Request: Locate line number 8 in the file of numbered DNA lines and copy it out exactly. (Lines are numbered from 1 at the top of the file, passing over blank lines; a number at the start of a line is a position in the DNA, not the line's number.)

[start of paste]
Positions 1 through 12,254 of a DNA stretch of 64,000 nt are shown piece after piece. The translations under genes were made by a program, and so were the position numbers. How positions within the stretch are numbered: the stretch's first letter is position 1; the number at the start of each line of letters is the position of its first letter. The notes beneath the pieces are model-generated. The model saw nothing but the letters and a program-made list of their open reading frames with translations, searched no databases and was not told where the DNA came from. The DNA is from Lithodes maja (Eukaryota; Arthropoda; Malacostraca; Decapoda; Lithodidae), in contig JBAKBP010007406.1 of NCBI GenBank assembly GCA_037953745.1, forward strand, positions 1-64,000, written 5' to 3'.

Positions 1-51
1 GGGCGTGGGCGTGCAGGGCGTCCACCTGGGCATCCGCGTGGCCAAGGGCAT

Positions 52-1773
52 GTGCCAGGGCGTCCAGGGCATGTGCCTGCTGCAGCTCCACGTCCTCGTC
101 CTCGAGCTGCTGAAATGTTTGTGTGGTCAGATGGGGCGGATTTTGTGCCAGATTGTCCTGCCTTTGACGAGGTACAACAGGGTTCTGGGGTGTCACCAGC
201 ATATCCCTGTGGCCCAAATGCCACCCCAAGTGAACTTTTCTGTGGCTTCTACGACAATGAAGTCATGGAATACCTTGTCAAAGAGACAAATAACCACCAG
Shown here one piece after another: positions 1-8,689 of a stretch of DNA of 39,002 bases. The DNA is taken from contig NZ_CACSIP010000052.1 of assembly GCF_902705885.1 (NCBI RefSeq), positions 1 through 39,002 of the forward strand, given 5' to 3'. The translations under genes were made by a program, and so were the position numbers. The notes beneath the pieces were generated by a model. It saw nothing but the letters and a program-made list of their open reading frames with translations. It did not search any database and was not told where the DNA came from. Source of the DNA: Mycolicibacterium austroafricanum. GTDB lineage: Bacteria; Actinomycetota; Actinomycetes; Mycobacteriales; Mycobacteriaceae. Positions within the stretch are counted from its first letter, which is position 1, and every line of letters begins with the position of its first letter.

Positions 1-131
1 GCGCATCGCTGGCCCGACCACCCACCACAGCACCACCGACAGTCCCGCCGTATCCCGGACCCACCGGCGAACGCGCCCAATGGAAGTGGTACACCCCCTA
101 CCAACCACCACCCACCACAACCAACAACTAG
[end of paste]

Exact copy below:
Shown here one piece after another: positions 1-8,689 of a stretch of DNA of 39,002 bases. The DNA is taken from contig NZ_CACSIP010000052.1 of assembly GCF_902705885.1 (NCBI RefSeq), positions 1 through 39,002 of the forward strand, given 5' to 3'. The translations under genes were made by a program, and so were the position numbers. The notes beneath the pieces were generated by a model. It saw nothing but the letters and a program-made list of their open reading frames with translations. It did not search any database and was not told where the DNA came from. Source of the DNA: Mycolicibacterium austroafricanum. GTDB lineage: Bacteria; Actinomycetota; Actinomycetes; Mycobacteriales; Mycobacteriaceae. Positions within the stretch are counted from its first letter, which is position 1, and every line of letters begins with the position of its first letter.